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Track List: listen
Im Ninalu - 8:04
Song for a Dying Country - 8:38
Sefarad Bass Intro - 2:07
Sefarad - 9:12
The Abutbuls - 8:57
The Immigrant\'s Anthem (Sad Song) - 4:52
Song for Sankum - 7:59
Alona - 6:06
A Night in Zeboulon - 6:07
Avishai Cohen - trumpet
Yonatan Avishai - piano
Omer Avital - bass
Daniel Freedman - drums
"This band is killer . . . timeless." -
The New York Times
"The music sailed intensively in a universal space with influences of Monk, Jazz Messengers, Latino, Jewish Klezmer and Mingus style Tijuana beat, funk and dub . . ."
- Ma'ariv (major Israeli daily)
Almost ten years ago in Barcelona, a unique brotherhood was formed that we now know as the super-group, Third World Love. Trumpeter Avishai Cohen ("an assertive and accomplished trumpeter with a taste for modernism", The New York Times), pianist Yonatan Avishai ("Genius pure and simple", Ha'ir), bassist Omer Avital ("knocking fresh slang out of the bass . . . some of the most original music being heard in New York", The New York Times), and drummer/percussionist Daniel Freedman (whose drumming retains a sumptuous authenticity, as if he learned everything from the dusty street of some South America or Africa urban center", Modern Drummer), came together for a one time tour, that swiftly transformed into a regular recording/touring group that carries with them the massive appeal of a band that you feel proud to declare yourself a fan of; the type of band that you can easily identify within seconds of hearing them.
This April Anzic Records releases Songs and Portraits, the long awaited new recording from Third World Love. Their brilliance and magnetism grows out of the deep respect and love they show each other through the music on their new recording. The lack of ego and self-serving showboating leaves the listener to revel in four musicians delivering their singular brand of music that perfectly balances adhering to, and expanding the traditions of jazz, African, Latin and Middle Eastern music.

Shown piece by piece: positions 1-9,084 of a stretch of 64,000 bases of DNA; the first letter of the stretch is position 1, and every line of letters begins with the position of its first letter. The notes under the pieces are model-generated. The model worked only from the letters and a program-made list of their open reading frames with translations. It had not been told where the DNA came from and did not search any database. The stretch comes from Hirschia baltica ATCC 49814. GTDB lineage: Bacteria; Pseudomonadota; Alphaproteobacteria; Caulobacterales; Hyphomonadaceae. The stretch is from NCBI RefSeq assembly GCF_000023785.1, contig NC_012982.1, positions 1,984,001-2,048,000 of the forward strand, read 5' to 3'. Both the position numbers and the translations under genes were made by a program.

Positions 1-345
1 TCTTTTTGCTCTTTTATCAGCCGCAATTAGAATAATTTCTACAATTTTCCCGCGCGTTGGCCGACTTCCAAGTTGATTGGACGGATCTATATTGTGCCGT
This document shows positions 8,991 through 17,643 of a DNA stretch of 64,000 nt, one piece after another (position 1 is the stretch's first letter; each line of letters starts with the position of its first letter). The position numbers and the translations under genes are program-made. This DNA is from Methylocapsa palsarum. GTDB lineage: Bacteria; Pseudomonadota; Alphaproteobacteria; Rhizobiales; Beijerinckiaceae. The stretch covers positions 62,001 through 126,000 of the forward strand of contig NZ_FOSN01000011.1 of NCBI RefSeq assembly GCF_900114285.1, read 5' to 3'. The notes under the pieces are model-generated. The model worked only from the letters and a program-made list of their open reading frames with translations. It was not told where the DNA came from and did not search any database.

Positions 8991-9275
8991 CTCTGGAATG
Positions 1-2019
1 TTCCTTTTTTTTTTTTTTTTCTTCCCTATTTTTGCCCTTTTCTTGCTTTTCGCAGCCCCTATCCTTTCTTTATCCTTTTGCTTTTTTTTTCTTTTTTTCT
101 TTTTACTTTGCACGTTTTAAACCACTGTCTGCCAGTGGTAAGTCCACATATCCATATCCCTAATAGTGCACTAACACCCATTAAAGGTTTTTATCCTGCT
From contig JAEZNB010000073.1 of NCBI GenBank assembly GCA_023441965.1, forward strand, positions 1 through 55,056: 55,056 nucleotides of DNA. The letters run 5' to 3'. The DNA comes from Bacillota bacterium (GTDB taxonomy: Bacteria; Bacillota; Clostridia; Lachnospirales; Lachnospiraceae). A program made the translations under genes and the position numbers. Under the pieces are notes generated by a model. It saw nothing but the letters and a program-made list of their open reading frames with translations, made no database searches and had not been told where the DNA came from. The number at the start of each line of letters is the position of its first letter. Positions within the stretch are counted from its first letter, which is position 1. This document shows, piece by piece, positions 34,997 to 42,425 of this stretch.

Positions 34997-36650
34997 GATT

On Songs and Portraits, we find Third World Love returning to their jazz roots, while naturally retaining influences from around the world throughout the music.
"As the years pass, we are less afraid of being a jazz troupe and becoming more inclined to go for what we feel like doing," says Cohen. "Jazz is the ocean that we swim in, it's our home, but we also grew up listening to rock, African, Arabic and a lot of other music", explains Avital. "What's so great about the culture of Third World Love is that any of us can bring in whatever music he wants, regardless of which direction it's from. Our concept is our closeness and friendship".
Highlights on Songs and Portraits include the opening song, "Im Ninalu" (a traditional Jewish Yemenite, liturgical theme) arranged by pianist Yonatan Avishai, which fits the band like a glove and sets the tone for the album. "Alona" (which will also appear on Freedman's recording Bamako by Bus being released simultaneously with this album) is a ballad of astounding beauty written by the drummer for his daughter when she was six months old. She was sleeping next to the piano when he composed it. Freedman's compositional contributions don't end there. He also brought in the tune, "Song for Sankoum", "inspired by a kora line that my friend Sankoum Cissoko played. I stayed with him and his family for a while in Dakar, Senegal", explained Freedman.